Governor says he won’t interfere with Fayetteville’s new mask law


Arkansas Gov. Asa Hutchinson said the state won’t interfere with Fayetteville’s newly adopted law that requires the use of face masks in businesses.

The City Council on Tuesday enacted an ordinance requiring face coverings in public service areas at businesses. The vote was unanimous despite a warning from City Attorney Kit Williams that such a measure would likely violate state law which prohibits individual municipalities from writing their own public safety rules, even during a pandemic.

Williams said a 2017 state statute hands full power to the state Board of Health in determining public safety regulations, and since the governor and Department of Health have clearly stated that they will not require masks in Arkansas, then any challenge of Fayetteville’s action would likely end in the nullification of the new law.

Council members said they understood the risk, but were comfortable pushing forward to try and limit the spread of coronavirus in Northwest Arkansas where a recent surge in COVID-19 cases has been a daily topic of the governor’s press briefings. Washington County alone has on several days been the site of triple-digit increases in positive cases with nearby Benton County following close behind. Nearly all other counties in the state have reported less than 20 new cases each day.

Despite the rising outbreak, the governor continued forward with a plan to move the entire state into Phase 2 of a reopening plan that further removed limitations put on businesses.

The City Council’s action came on the heels of a letter from Mayor Lioneld Jordan who urged business owners to require masks, along with an online petition encouraging the council to take formal action to strengthen the mayor’s advice.

Some council members said they felt as though Northwest Arkansas had been left alone to fend for itself, and passing a law requiring masks was the least the city could do.

“I think that what we’ve seen is that the governor has been responsive to the stated intentions of other communities and I would hope that he would be responsive to our intention,” said Council Member Matthew Petty, who helped draft the ordinance.

Others agreed, and said it was an easy decision to make.

Council Member Sarah Bunch said she thinks people want to do what’s right and it’s not been made abundantly clear that wearing masks is the right thing to do. She said a law would remove all ambiguity.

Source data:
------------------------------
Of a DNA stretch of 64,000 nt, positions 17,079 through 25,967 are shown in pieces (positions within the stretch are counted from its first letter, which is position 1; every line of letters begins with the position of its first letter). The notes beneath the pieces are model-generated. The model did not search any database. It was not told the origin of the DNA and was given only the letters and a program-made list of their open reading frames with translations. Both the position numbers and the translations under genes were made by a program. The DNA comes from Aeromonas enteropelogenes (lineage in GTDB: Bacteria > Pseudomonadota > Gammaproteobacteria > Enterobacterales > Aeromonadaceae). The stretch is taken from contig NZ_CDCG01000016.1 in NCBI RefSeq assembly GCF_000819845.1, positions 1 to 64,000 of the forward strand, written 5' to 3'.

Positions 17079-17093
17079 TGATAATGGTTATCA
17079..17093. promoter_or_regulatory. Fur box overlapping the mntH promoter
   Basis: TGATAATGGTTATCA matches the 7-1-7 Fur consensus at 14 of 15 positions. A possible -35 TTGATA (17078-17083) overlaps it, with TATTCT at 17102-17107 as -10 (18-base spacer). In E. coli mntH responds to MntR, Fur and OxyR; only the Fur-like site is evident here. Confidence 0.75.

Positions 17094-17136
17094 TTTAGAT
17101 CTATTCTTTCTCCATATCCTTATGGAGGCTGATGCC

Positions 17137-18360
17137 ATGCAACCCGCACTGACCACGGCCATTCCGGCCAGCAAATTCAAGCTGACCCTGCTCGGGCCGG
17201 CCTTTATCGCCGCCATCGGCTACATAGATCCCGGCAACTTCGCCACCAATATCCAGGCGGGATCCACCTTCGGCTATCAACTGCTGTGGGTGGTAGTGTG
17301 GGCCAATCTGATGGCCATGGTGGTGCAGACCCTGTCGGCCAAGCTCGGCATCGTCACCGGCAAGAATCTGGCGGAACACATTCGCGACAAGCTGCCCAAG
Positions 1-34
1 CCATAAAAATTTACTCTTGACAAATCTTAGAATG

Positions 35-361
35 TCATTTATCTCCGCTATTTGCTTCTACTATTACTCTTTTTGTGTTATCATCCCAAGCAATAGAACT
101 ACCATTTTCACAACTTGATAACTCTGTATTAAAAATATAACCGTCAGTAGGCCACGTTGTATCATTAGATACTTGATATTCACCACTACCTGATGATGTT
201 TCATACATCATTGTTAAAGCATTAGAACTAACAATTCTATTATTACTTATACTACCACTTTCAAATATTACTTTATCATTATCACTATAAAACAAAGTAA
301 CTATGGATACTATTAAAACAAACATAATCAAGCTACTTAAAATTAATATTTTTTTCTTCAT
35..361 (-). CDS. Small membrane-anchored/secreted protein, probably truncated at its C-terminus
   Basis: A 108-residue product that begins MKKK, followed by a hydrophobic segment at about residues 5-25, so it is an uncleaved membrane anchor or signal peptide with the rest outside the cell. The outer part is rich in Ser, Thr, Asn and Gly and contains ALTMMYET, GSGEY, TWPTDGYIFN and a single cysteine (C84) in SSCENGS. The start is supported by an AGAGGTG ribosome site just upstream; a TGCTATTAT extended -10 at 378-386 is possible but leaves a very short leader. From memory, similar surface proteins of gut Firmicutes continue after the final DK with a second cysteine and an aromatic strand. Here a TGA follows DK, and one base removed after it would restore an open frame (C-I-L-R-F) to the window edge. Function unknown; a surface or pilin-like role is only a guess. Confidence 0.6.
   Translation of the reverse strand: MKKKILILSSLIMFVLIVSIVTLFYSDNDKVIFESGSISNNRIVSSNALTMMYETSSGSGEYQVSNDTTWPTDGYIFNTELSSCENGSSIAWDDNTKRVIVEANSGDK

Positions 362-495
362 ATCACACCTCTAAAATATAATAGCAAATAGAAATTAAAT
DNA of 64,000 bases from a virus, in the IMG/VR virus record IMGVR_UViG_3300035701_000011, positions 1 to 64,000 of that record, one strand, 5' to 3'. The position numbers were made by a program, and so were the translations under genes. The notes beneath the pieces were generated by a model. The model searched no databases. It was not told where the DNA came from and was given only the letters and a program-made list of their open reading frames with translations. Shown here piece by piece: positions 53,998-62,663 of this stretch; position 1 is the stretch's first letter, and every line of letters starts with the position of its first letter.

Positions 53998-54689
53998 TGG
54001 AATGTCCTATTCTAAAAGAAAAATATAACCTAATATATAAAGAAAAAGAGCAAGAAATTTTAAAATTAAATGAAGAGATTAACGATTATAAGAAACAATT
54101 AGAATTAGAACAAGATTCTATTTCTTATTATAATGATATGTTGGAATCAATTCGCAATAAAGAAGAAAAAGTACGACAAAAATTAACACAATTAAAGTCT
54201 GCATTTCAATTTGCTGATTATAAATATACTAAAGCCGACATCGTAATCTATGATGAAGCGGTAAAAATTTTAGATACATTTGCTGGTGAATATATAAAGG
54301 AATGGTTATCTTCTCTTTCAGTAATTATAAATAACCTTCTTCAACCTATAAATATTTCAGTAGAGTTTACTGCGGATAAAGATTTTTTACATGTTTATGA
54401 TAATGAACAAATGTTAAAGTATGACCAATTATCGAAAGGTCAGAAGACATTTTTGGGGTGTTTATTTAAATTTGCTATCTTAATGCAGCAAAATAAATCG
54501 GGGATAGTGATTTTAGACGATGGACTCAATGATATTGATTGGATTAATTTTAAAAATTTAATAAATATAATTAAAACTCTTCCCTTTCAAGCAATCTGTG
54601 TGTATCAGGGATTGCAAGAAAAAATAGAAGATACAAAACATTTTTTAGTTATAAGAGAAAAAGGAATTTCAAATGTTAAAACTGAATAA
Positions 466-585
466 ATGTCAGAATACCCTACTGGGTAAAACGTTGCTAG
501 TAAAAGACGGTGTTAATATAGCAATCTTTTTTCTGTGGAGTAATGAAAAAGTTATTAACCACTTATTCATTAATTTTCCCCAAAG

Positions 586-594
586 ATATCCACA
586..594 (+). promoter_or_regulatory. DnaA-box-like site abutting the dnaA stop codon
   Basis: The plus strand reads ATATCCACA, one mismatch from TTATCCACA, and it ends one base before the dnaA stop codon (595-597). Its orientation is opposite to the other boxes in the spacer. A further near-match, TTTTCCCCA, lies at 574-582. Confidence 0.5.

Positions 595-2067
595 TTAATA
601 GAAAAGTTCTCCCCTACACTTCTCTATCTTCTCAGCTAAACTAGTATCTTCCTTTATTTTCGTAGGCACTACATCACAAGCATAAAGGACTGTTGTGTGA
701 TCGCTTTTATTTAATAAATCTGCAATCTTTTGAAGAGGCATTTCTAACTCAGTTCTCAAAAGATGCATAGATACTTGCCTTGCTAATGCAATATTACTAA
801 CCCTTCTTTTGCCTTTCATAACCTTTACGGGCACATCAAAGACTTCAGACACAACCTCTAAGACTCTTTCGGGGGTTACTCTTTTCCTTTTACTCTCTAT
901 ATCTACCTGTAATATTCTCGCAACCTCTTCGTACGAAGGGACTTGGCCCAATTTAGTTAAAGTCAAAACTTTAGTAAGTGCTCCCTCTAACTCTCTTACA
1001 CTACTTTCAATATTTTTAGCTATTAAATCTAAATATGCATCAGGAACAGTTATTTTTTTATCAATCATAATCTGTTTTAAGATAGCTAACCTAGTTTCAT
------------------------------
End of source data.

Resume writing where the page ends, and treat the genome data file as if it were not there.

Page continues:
Council Member Sonia Gutierrez said in the hours leading up to the council meeting, she’d heard from several people in other Northwest Arkansas cities who said they would prefer to leave their own towns and shop in Fayetteville if a mask law were put into effect.

City Attorney Williams said personally, he believes everyone should be wearing masks during the pandemic, but he didn’t think that the governor would simply allow Fayetteville to go out on its own and pass its own rules.

“If you want to pass this, I can’t recommend it as your City Attorney,” he said. “I hope it would not be challenged if this is passed, but I suspect it probably would.”

When asked on Wednesday about any possible intervention, Gov. Hutchinson said anyone could take legal action if they feel personally aggrieved, but he didn’t anticipate any state interference at the time.

“I know they are trying to protect citizens,” he said. “I understand where their heart is.”

The governor, however, said he would prefer that municipalities not write their own rules.

“I would discourage other cities from stepping out there like that,” he told reporters, adding that there is some conflict with what Fayetteville enacted and the state’s emergency orders.

When pressed on the subject, Hutchinson said he knows the area has a growing number of cases and he doesn’t intend to interfere with the local law, but he’s concerned that other cities might follow Fayetteville in passing their own legislation.

“If it becomes more of a problem across the state with different instances of municipalities taking action, then we’ll re-examine that,” he said. “We want to have a coordinated approach, not a hodgepodge of different types of ordinances across the state.”

Earlier in his briefing, Hutchinson announced that visitation at longterm care facilities would resume on July 1.

The lifting of that restriction will only apply to facilities that have completed testing requirements and that meet specific criteria outlined by the Department of Health. He said some facilities won’t be ready by July 1, but there are some that will and others that will be ready to open for visitations by the following holiday weekend.

Hutchinson said outdoor visits are preferred, but indoor visits will be allowed during bad weather and for those residents who cannot safely be moved outside. Visits, he said, will be scheduled in advanced and visitation areas are to be sanitized regularly. Specific guidance is expected to be released sometime today (June 17).

As for a case update, Secretary of Health Dr. Nate Smith said the number of known positive COVID-19 cases in Arkansas reached 13,606 on Wednesday, which is an increase of 415 since Tuesday. Of those, 35 were in correctional facilities.

Smith said 90 of the new cases were in Washington County and 81 came from Benton County. All other counties reported less than 25 new cases, he said.


Hospitalizations, he said, are up three to 217, and there were nine new deaths since Tuesday, bringing the toll to 197.

Smith said the active case count is currently at 4,413, meaning 8,996 people are categorized as recovered from the illness.